Be it the end-of-life care or the long-term care process, palliative care is definitely an extended war of attrition. For family caregivers, patience, will, and emotion may wear away bit by bit in the process of giving care. For professional caregivers, the struggles of burnout, stress, and the burden of life and death also increase over time.
Regarding the various pressures on caregivers, the government and the public have gradually improved the relevant support systems. Through the process of seeing and discovering how and when caregivers face severe challenges in physical, mental, social and spiritual aspects, they hope to reduce the sense of powerlessness as caregivers had experienced before.
Accepting the Responsibility of Palliative Care, including the Physical, Mental, Social, and Spiritual Challenges
“No one is born to be a caregiver,” says Guo Ci-An, Chairman of Taiwan Association of Family Caregivers. She pointed out that family caregivers are often caught off guard and hesitate in having to provide care. At the same time, she also notes that everyone is likely to suddenly take the role of the helpless caregiver one day; it seems inevitable.
According to the observations of the Ministry of Health and Welfare’s Department of Long-term Care, with the changes in the course of the disease and the degree of dependence of the care recipients, the six dimensions of pressure that family caregivers face will also add up, including: (1) psychological burdens such as fatigue, anxiety, and helplessness; (2) career burdens from the difficulty to balance work and life; (3) social burdens of increasingly distant interpersonal relations; (4) economic burdens such as medical expenses and income issues; and the (5) family burden from the possible disagreements among family members.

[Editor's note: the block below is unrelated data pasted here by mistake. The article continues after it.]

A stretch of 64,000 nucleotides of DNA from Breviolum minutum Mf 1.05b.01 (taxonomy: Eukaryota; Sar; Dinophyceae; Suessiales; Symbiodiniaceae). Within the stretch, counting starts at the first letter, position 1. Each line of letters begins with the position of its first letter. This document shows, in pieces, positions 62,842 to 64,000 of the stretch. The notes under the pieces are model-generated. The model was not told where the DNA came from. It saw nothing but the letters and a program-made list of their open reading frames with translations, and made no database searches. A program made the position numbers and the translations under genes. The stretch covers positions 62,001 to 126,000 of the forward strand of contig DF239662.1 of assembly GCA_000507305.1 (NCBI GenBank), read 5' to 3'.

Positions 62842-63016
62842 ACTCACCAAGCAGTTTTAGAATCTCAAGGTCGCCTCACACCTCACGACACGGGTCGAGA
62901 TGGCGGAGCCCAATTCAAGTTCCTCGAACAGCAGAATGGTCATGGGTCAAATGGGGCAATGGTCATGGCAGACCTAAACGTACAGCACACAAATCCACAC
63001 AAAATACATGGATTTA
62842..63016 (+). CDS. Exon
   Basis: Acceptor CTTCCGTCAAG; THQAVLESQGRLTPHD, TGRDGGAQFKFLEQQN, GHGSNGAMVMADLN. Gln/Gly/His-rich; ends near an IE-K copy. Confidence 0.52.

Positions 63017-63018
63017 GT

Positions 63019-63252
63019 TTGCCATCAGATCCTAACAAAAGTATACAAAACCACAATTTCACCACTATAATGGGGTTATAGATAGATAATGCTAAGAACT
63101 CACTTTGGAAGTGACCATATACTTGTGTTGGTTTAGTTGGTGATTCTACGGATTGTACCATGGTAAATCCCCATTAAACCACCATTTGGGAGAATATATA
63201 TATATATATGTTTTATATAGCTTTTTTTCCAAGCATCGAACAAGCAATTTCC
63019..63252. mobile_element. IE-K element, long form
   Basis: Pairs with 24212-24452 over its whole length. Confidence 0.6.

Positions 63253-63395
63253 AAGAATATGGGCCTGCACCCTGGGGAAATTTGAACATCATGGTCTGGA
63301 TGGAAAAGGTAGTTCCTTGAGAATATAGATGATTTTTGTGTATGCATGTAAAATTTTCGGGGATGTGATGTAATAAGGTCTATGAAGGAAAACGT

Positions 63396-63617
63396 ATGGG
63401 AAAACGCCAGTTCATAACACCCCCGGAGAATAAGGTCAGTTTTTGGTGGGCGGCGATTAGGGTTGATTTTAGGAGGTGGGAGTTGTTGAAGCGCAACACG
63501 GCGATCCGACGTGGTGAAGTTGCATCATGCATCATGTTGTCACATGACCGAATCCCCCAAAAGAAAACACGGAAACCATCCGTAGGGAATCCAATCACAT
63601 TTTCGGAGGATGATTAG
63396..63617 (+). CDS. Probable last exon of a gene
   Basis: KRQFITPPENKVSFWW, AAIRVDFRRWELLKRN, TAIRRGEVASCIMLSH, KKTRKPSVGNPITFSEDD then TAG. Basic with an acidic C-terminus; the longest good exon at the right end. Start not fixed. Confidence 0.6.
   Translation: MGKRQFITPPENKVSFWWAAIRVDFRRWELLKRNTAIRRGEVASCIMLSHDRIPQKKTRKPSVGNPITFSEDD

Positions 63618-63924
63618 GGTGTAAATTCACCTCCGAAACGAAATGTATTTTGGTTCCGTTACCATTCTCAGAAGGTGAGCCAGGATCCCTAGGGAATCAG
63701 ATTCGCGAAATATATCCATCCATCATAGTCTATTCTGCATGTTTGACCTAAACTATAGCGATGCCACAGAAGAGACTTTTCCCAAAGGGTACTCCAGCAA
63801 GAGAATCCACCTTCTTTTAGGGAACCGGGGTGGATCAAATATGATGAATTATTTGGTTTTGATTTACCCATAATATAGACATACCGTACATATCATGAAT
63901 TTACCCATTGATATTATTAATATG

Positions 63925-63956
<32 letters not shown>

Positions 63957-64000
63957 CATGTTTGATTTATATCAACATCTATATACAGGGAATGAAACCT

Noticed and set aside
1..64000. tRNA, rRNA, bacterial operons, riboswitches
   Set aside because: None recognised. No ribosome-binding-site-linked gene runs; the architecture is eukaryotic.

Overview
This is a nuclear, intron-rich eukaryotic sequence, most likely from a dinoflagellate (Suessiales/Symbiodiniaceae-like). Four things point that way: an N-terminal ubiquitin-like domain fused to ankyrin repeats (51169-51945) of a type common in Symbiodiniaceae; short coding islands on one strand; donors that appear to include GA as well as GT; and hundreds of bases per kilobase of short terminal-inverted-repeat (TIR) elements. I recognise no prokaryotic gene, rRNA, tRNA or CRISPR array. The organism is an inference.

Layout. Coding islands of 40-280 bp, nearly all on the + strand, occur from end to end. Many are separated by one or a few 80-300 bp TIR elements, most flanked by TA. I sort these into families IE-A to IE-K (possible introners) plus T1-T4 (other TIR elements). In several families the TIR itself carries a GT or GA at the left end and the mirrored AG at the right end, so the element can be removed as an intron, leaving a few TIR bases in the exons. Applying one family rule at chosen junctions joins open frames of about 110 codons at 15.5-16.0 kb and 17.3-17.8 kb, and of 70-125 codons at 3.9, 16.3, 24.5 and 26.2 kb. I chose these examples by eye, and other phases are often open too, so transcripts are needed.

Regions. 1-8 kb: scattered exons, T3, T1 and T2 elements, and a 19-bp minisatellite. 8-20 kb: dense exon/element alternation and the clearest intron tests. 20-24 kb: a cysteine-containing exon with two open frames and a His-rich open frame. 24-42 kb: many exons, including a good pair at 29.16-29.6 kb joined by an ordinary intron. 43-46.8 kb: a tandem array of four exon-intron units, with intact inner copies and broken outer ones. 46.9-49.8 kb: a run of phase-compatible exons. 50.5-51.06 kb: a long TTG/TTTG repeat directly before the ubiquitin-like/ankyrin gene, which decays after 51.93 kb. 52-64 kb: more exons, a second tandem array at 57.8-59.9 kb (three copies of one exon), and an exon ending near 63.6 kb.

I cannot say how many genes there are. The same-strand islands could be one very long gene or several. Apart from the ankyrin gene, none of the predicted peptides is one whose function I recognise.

In 2007, a survey report published by the Taiwan Association of Family Caregivers (commissioned by the Department of Health) showed that each caregiver devoted an average of 9.9 years and up to 13.6 hours a day. Such a heavy and stressful life made 20% of family caregivers suffer from depression, with another 65% prone to depression, 87% suffering chronic mental fatigue, and a higher mortality rate of 60% than that of non-family caregivers.
This shocking statistic concerned Guo Ci-An. She believes that as Taiwan has entered a low birthrate and super-aging society in recent years, the current situation of the care scenario must be more demanding than it was 12 years ago.
Other than family members, professional helpers on the front line, such as nurses, social workers, and care attendants, also shoulder the heavy burden of care. Even though they have received professional training, they are also under intense pressure and loss in the day-to-day workplace, which can lead to emotional exhaustion. Cai Pei-Zhen, Chairperson of the Department of Social Policy and Social Work at National Chi Nan University, observes that professional caregivers, who have direct and frequent interactions with patients and their families, tend to face exhaustion under such high pressure and great emotional burden for extended periods of time.
With the Support System, One Is No Longer Alone on the Road of Palliative Care
Predicament and despair seem to gleam dimly and unpleasantly in front of caregivers, but they are not left behind in the social care system.